Really? You like all the changes? What about empty Main Streets? Mono-cropped landscapes? Rural America’s brain drain? I suspect that smirk has more to do with having a job that allows one to stand in an air conditioned trailer on a hot day showing movies.
Then came the video. It was clear from the start the themes were “future” and “change.” I could tell because floating around in every frame were double helixes, twisting and turning in slow motion. Everybody knows that the double helix is the international sign of change brought on by scientific progress, right? Well, judging by this video, helix-induced change is just about everywhere you look in the agriculture of the future: fields, labs, barns, tractors, offices, you name it—helix, helix, helix.
The video quoted experts from various aspects of the agri-industrial complex; most of them happened to be employees of Channel. Their message: all these changes being wrought in agriculture are making it more complicated than ever—exciting, but complicated. Now, more than ever, farmers need to build relationships with “input suppliers” like seed, chemical and biotech companies. The business has just become too complicated to make decisions on your own anymore.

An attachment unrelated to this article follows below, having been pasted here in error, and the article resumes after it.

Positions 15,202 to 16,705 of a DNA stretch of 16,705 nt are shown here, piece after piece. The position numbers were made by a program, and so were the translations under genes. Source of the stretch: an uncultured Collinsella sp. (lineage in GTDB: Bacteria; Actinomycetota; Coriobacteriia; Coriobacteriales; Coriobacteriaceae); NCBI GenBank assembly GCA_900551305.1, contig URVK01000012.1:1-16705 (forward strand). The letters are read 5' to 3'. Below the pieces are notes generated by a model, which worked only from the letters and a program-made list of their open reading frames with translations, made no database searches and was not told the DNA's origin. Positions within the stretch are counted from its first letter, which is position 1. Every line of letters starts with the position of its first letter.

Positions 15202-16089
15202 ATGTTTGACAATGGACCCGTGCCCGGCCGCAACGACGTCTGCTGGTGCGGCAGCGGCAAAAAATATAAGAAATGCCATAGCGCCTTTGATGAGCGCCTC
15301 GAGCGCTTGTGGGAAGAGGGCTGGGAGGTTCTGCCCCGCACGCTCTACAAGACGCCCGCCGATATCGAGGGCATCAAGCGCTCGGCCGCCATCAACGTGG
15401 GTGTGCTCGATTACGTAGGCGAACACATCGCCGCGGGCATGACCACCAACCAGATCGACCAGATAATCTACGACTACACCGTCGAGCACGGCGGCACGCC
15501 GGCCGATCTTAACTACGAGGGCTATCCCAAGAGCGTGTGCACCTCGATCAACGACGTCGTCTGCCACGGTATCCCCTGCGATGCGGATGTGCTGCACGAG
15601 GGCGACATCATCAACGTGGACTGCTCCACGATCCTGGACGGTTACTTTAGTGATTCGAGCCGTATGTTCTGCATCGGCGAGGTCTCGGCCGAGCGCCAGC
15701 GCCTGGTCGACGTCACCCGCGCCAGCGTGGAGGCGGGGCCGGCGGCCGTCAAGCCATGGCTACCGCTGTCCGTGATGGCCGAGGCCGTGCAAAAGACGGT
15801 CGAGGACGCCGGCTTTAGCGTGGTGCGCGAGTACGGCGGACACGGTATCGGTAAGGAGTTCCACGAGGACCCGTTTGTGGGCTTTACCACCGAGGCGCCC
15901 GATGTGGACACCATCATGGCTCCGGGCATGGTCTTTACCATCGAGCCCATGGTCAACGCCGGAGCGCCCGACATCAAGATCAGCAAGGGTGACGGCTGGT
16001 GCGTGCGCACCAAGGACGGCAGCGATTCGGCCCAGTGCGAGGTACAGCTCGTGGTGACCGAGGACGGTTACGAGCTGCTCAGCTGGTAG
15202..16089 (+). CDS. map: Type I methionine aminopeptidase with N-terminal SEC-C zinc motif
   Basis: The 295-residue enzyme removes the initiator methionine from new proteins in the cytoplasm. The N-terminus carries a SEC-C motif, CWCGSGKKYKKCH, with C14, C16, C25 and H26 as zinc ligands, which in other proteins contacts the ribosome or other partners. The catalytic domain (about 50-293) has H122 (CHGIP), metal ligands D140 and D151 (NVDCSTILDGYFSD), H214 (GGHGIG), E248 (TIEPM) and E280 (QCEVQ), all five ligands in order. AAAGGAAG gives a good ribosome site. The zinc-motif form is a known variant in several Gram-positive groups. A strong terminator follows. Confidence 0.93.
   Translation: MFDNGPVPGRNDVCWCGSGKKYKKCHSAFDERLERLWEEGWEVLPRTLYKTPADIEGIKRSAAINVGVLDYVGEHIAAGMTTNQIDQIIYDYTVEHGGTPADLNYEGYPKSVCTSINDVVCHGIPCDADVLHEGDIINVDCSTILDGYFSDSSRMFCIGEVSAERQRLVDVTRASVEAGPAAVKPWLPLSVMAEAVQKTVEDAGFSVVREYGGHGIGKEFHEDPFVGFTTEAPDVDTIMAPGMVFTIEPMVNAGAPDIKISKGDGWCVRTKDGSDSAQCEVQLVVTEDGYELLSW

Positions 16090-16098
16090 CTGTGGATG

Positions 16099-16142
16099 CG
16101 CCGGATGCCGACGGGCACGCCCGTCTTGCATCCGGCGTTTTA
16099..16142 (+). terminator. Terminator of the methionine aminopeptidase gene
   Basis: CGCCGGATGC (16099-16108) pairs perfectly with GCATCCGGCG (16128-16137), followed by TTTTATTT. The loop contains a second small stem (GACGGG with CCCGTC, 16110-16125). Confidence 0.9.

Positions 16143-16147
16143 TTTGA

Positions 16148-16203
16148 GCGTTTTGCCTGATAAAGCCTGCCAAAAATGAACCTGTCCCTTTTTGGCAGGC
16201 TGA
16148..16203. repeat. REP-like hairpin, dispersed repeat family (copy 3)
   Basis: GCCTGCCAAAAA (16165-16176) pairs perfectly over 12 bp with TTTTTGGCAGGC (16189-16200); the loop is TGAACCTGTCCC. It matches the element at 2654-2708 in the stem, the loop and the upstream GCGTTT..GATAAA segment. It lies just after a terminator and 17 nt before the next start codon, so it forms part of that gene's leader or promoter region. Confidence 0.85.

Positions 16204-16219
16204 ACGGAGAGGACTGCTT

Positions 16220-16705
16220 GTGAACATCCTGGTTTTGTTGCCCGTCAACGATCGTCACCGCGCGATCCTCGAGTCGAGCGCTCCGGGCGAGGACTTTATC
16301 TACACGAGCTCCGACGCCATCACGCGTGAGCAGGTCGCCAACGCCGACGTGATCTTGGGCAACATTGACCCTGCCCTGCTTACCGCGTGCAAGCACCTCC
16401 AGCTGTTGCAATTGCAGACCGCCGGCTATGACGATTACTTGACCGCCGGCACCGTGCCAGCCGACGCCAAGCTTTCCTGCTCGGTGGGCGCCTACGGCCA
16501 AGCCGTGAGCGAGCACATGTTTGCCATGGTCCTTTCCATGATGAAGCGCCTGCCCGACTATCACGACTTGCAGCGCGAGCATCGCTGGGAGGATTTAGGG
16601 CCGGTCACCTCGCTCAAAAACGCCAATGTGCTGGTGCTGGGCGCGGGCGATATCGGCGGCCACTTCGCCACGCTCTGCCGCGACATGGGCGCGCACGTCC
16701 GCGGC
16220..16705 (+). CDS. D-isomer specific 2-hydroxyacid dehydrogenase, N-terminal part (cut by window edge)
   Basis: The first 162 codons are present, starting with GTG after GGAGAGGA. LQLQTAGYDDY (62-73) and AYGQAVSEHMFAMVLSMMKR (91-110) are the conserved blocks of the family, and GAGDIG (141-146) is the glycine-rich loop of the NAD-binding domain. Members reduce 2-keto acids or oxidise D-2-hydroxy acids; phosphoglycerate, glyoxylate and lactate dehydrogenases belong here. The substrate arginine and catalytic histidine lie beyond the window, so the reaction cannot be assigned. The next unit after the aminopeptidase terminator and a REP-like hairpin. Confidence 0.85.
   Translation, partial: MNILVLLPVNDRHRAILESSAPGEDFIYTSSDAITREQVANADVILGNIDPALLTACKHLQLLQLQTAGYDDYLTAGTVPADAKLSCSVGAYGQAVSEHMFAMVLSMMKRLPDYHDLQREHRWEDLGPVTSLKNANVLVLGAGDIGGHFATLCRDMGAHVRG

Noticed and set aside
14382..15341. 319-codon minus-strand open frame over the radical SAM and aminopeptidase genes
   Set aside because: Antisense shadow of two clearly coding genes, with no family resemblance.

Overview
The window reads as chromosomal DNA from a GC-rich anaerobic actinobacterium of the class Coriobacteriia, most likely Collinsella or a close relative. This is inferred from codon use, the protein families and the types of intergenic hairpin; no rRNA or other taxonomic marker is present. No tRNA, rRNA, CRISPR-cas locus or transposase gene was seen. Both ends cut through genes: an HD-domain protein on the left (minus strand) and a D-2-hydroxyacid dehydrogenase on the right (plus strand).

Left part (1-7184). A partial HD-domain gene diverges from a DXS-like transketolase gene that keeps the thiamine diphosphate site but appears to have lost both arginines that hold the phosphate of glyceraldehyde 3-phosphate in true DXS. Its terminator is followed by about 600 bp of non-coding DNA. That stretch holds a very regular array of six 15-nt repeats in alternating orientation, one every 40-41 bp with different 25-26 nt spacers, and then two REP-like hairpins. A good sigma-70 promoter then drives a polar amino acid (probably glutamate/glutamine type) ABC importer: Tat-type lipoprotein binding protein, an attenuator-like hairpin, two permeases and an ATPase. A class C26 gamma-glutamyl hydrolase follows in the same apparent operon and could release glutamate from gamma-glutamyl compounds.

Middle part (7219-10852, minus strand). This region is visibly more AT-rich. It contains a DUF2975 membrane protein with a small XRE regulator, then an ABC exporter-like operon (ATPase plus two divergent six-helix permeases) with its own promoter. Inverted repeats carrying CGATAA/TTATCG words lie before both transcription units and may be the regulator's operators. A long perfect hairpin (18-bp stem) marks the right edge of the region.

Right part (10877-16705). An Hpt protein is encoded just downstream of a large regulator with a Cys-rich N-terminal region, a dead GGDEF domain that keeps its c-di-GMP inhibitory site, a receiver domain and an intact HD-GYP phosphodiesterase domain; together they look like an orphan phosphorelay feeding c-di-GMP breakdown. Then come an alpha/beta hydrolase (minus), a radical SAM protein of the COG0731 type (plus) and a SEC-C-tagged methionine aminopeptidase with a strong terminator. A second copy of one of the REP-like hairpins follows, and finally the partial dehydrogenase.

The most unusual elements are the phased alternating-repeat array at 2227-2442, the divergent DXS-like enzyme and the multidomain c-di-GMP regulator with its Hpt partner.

It’s time to give over your decision-making to people who know better. At one point the video shows a farmer riding in a combine. The camera slowly pans down until you see he does not have his hands on the steering wheel. A global positioning system taking orders from outer space is doing the dirty work. The image was as subtle as a sledge hammer: just sit back and relax Mister Farmer, leave the driving to us.
No surprises here. This was a video produced by a seed company being shown in a seed company trailer by a seed company employee. It’s an input supplier’s job to convince farmers that the more decisions the supplier takes control of, the better that farmer—and a hungry world—will be. That’s just good salesmanship. But it’s not a sound basis for creating a sustainable food production system.
What troubled me were the images shown at the end of the video. Farmers were standing in their fields, talking about how they used to rely on their own decision making, but now things have just become too complicated. That’s why we need input suppliers as “partners” if we are to raise a crop, the farmers admitted sheepishly. That doesn’t sound like a 50-50 partnership to me. It sounds more like a signing over of the control of food production to entities that may not have the best interest of farmers or consumers at heart. Seed and chemical companies are in the business of selling inputs, not providing high quality food. Farmers are in the business of providing high quality food.